Two irresistible forces combine to move the immoveable instrumental object.
Gov’t Mule – a classic southern rock jam band in the vein of the Grateful Dead. John Scofield – jazz-rock guitarist extraordinaire and composer. Put them together and what do you get? It’s pretty obvious really when you think about it. That’s right, it’s a jazz-rocking southern jamming live album of creatively monstrous proportions. What else could it be?!!
The least creative aspect about this whole album, which has been a decade in the making and releasing, is the title. Sco-Mule, whilst short and snappy doesn’t quite do justice the music that lies therein. That said, it’s hard to figure what other title could have been used to signify the creative coming together of two musical behemoths like the ‘Mule’ and Scofield.
As a band Gov’t Mule have been pushing the boundaries of rock music in the twenty years they have been together, and said anniversary of which is part of the reason for this release, to often stunning effect. They have left no stone unturned in pursuit of their unique musical vision.
The band are famous for never repeating themselves, either on record or in a live setting, and never is that more fully realised than on this release. Normally a live album from them on its own would be enough to get the excitement going but add the genius, a term not used lightly, of John Scofield, acting as very much the Yang to Mule’s Ying. Scofield himself is allergic to repetition and has plenty of experience in the ’jam band’ arena. All of this makes for one hell of a collaboration.
‘Mule are no stranger to jazz-influenced passages such as ‘Trane’, ‘Thelonius Beck’, etc but they have only, until now, been a visitor to the full instrumental experience. Now it appears they have set up shop. Not indefinitely but the landlord may have some trouble shifting them on if this is the result of their labours.
Opener “Hotentot” kicks of the party with a rollin’ jazz swing and infectious beat that moves along significantly quicker than its ten minute playtime would suggest.
Scofield’s guitar does things during this album that would make Joe Satriani envious. There a swirling swoops, punchy riffs and fantastical interludes all set around the rhythm, pace and energy of the band.
“Devil Likes it Slow” produces some of the more fiery guitar moments on the album but is neatly juxtaposed with the lighter moments and melodies and easy beats also on show within the same 13 minutes of mind-bending magnificence.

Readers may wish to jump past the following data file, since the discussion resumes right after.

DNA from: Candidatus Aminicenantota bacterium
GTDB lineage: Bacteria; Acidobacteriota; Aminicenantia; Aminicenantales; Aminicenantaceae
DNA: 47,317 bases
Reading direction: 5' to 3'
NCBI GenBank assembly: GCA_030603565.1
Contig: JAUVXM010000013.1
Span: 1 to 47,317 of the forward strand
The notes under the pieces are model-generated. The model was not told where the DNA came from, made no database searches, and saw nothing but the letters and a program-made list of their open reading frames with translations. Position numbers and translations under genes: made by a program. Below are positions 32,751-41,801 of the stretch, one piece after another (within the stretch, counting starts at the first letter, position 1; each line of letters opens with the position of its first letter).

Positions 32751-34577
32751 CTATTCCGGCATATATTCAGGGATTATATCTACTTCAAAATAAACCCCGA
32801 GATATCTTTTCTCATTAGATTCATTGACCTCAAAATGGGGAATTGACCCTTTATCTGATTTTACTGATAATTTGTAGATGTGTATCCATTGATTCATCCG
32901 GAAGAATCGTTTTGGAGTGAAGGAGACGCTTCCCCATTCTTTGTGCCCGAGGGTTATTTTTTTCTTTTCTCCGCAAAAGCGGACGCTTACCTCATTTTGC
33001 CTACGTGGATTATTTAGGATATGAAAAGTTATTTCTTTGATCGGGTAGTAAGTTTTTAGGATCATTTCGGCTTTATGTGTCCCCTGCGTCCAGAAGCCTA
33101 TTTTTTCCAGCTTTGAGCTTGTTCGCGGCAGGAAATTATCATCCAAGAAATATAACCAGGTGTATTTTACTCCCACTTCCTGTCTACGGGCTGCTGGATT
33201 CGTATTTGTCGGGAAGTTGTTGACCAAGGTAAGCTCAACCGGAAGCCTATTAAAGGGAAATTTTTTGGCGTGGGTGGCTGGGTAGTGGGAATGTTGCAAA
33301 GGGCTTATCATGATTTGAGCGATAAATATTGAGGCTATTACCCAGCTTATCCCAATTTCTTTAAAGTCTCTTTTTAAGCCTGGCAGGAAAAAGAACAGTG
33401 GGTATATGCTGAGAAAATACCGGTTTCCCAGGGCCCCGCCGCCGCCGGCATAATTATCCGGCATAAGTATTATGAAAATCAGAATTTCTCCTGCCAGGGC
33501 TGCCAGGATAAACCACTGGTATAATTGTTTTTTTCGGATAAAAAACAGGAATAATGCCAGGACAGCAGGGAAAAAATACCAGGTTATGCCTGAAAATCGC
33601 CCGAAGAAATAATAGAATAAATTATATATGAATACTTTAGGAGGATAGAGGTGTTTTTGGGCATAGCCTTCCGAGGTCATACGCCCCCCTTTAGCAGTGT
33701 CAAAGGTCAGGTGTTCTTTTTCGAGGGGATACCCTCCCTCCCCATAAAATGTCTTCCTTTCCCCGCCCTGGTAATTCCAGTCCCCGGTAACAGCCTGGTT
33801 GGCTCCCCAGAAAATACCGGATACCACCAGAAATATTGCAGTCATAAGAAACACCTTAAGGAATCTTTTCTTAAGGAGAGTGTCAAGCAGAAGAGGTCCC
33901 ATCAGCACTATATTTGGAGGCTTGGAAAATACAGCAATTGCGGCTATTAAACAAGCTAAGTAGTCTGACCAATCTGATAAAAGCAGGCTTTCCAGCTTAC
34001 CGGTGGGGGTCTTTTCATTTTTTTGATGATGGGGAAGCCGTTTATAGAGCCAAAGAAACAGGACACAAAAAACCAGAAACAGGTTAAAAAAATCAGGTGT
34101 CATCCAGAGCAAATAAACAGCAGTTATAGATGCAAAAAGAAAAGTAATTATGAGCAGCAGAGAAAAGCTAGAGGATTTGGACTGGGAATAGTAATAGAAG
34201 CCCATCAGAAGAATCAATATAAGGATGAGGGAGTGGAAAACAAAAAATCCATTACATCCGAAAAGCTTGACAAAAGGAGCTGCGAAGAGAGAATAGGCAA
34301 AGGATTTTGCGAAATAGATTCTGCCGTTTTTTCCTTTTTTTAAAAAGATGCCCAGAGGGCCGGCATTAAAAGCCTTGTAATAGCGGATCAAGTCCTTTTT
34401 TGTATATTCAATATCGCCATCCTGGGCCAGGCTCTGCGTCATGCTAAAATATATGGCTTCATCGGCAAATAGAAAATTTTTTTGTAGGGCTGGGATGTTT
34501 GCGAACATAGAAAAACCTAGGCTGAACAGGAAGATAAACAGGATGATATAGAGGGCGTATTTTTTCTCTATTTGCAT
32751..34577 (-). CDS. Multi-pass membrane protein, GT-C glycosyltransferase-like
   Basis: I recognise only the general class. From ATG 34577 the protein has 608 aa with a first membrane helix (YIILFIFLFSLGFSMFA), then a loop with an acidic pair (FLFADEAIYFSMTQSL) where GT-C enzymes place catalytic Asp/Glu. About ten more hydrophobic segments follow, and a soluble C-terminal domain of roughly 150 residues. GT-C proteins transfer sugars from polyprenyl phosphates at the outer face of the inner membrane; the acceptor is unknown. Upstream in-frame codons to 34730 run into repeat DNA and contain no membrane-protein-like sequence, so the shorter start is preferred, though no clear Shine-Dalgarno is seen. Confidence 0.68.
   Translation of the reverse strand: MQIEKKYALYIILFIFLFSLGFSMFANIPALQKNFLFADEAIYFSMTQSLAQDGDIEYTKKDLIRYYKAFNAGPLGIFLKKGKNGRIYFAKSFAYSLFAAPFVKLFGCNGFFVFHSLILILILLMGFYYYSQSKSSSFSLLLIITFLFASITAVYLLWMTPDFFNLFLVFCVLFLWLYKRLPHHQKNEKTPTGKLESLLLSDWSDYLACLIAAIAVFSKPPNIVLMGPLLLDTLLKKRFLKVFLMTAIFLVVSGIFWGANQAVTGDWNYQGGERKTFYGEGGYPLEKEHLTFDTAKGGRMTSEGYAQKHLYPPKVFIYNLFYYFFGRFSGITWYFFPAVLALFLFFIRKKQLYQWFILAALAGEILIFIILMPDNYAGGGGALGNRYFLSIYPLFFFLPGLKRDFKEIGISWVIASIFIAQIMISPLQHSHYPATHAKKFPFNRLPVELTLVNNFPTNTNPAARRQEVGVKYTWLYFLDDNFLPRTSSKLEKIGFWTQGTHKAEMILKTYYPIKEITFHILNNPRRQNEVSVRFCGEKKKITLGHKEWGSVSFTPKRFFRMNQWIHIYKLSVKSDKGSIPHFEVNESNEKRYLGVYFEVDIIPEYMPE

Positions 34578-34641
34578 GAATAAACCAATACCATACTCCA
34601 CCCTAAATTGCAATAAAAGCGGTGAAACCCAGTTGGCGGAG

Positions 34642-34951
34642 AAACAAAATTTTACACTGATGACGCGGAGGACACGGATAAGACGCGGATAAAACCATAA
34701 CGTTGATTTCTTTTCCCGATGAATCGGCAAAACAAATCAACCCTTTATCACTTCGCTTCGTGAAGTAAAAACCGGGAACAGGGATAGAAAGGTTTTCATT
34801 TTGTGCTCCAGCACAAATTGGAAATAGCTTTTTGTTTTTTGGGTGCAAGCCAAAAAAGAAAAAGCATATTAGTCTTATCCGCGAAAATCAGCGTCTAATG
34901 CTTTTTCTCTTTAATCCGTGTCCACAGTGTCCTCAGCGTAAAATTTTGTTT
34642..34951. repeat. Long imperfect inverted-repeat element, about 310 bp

“Kind of Bird” lasts 18 minutes with not a second wasted. A blues-infused jazz riff sets the tone before an ethereal keyboard riff, worthy of the late Ray Manzarek or Jon Lord, takes over the baton for a few minutes before the guitar once again becomes central and then back and forth it sways and struts.
Haynes, Scofield and Matrazzo all get plenty of time within each composition to showcase their breath-taking skills and musicianship, but never to the detriment of the music as a whole, with some beautiful and passionate long solos that mere mortals could never hope to understand.
The understanding and chemistry of guitarist-singer Warren Haynes, drummer Matt Abts, bassist Allen Woody and key-master Dr Dan Matrazzo means they are able to pretty much do as they please in any genre and place the ‘Mule spirit right in its core.
Some collaborations are never make it past the starting gate, others doomed to fail, some achieve good solid work, the very few achieve the kind of creatively sophisticated magic and musical masterpieces that has been displayed by this fantastic five. Break it down though and it’s just five great musicians playing great music and that’s all you need.
Sco-Mule is out now via Provogue/Mascot Label Group. Enrich yourself and go get it.
Donnie’s Rating: 10/10
Warren Haynes – guitar
John Scofield – guitar
Dr. Dan Matrazzo – keyboards
Allen Woody – bass
Matt Abts – drums.
Doing It to Death
Birth of the Mule
Kind of Bird
Pass the Peas
Devil Likes It Slow
Hottentot (alternate version)
Kind of Bird (alternate version)